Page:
Qualification for Euro 2020 is well underway, and there have been relatively few shocks in the opening games, although Croatia’s loss to Hungary is a head-scratcher and Scotland’s heavy defeat in Kazakhstan is nothing short of embarrassing).
Over the course of the next year, UEFA’s 55 members will be whittled down to 24, who will compete in the sixteenth edition of the continental showpiece, which is to be staged across 12 different countries. In anticipation of the tournament, Yahoo Soccer has power-ranked the five most likely winners. We kick off with a nation which isn’t used to being ranked so low ...
Unless you’ve been living under a rock since last summer, you may know that Germany is in something of a downturn.
After entering the 2018 World Cup among the favorites and leaving rock-bottom of their group, Joachim Löw’s men then failed to win any of their games in the UEFA Nations League — resulting in relegation from the top tier of the new format, which helps determine qualification for the European Championship. Germany’s recent win over fierce rivals Holland, courtesy of a 90th-minute goal, represents their only competitive win of 2019.
So why, on this evidence, would we rank Germany in the top five?
Well, firstly, because they are Germany. They are a team designed to prosper in tournaments, and who have serious pedigree in the Euros. They have won three times, reached the final six times and made the semifinals on nine occasions.
Secondly, they have a better chance of success than most other major nations who didn’t make this top five. Reigning champion Portugal is unlikely to get results with their dreary style (they’ve drawn their last four games), and talisman Cristiano Ronaldo will be 35 by the time the tournament starts. Croatia’s World Cup finalists have slumped since their time in Russia and may not enjoy a favorable route to the final this time. And the Dutch, as impressive as they have been, are a young side who lack experience on the big stage, having failed to make Euro 2016 and last summer’s World Cup.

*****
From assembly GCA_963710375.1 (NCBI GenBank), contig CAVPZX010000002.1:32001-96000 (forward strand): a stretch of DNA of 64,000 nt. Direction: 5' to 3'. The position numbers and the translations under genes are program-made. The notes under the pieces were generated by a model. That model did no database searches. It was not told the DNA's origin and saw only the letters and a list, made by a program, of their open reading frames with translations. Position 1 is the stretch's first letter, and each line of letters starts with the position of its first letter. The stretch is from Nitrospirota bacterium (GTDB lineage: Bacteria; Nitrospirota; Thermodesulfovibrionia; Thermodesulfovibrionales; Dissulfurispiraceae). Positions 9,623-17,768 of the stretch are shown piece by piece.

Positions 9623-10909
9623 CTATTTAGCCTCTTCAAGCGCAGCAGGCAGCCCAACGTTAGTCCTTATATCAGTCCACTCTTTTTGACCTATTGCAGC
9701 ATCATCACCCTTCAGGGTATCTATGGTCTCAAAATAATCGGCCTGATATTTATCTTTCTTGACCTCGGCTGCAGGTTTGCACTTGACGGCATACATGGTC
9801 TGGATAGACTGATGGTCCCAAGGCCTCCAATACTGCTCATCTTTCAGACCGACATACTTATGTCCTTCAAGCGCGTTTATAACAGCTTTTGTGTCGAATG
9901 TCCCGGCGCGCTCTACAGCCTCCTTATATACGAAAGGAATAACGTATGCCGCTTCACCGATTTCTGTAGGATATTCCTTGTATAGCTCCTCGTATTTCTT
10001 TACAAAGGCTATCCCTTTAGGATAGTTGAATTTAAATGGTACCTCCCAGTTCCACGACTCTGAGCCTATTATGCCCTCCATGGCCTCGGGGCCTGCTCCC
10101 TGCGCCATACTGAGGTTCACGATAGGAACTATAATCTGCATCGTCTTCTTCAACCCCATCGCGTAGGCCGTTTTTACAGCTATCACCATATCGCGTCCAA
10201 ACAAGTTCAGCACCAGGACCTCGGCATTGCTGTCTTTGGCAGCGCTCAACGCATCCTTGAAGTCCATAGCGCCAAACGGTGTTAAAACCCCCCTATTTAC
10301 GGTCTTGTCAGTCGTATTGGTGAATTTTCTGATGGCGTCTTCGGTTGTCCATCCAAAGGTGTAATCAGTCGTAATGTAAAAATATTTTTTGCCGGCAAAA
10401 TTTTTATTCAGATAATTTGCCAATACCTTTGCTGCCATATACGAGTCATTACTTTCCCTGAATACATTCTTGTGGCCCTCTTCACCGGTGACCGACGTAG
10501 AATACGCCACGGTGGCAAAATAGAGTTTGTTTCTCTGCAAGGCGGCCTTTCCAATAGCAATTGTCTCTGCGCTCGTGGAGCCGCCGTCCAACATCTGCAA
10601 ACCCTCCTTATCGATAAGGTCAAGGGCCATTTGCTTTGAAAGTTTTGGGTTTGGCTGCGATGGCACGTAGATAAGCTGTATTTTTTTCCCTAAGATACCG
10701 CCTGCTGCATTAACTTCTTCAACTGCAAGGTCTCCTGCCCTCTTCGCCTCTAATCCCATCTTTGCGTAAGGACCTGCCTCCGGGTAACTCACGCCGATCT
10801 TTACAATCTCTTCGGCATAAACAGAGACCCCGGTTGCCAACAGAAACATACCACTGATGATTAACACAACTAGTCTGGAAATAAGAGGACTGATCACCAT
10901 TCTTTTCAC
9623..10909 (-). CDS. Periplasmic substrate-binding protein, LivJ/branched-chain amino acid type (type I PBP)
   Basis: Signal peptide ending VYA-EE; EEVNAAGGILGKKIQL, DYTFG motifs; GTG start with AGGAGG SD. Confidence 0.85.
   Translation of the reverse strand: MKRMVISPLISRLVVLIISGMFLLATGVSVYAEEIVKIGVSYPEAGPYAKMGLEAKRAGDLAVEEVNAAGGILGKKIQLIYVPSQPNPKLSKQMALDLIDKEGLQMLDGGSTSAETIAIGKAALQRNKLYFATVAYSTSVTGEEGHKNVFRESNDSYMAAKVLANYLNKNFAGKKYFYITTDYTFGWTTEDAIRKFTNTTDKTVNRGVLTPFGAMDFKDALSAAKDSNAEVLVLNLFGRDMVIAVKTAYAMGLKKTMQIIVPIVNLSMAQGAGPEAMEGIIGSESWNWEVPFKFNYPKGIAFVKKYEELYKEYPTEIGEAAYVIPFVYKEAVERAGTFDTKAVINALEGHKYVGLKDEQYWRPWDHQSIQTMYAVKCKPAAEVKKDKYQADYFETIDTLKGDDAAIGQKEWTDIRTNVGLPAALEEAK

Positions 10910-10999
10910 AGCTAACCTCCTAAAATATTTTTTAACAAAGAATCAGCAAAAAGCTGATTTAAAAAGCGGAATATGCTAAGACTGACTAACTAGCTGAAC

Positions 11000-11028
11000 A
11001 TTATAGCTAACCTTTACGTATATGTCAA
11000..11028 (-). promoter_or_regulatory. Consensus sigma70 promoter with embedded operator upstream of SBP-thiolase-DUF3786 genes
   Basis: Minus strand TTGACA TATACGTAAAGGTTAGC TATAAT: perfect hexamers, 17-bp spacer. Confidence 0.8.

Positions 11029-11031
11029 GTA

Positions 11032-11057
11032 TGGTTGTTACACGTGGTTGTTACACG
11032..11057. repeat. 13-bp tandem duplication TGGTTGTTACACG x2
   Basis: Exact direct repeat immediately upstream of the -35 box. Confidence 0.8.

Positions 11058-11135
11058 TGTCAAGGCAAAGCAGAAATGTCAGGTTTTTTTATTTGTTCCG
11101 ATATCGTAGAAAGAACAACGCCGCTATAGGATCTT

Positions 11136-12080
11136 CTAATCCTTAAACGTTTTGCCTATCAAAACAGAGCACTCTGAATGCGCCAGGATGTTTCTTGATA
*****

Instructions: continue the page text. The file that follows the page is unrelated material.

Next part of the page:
The third and most important reason to back this new-look Mannschaft is the way they have reacted to Löw’s recent shake-up. Leroy Sane, for example, was hugely impressive partnering fellow wide man Serge Gnabry in a front two against the Netherlands, and both players are vastly improving with every domestic game they play.
The players aren’t yet used to the new formation, and the defense may take time to settle down after the departure of Mats Hummels and Jerome Boateng. But the Germans have traditionally shown they know how to bounce back from a nadir.
Before the 2014 World Cup, Belgium was lost in the wilderness, having failed to qualify for five straight major tournaments between 2004 and 2012. The 2014 World Cup campaign sewed the seeds of a new “golden generation”, who were expected to conquer the world like Spain had done in the years prior.
However, despite the incredible strength of their squad on paper, the current Belgian side has underdelivered. Their best chance of making a statement came last summer, and they probably would have finished higher than third at the World Cup if they had not met eventual winners France at the semifinal stage.
Euro 2020 may be the final opportunity for this set of players to live up to their reputation. Kevin De Bruyne and Eden Hazard may be at their peak next summer (they will be 29 and 28 respectively) while Vincent Kompany, Jan Vertonghen and Dries Mertens will be well into their thirties.
The Red Devils comfortably won both their recent qualifiers and have only registered two defeats in their last 34 matches, dating back to September 2016. Some may register doubt in Roberto Martinez’s credentials as a title-winning manager, but Belgium is likely to be a going contender in the latter stages of this competition.
Much like Germany, Spain is a team in transition. After sitting on top of the world by becoming the first nation to win three consecutive combined World Cup and European titles, La Roja have failed to clear the round of 16 in their last three tournaments. In Russia last summer, they only managed to beat Iran and were humbled by the hosts when their plan to play endless sideways passes didn’t work out.
That World Cup campaign, of course, was somewhat sabotaged by Julen Lopetegui’s last-minute departure, but a shake-up has been in the cards since Spain failed to secure a spot in this summer’s UEFA Nations League finals.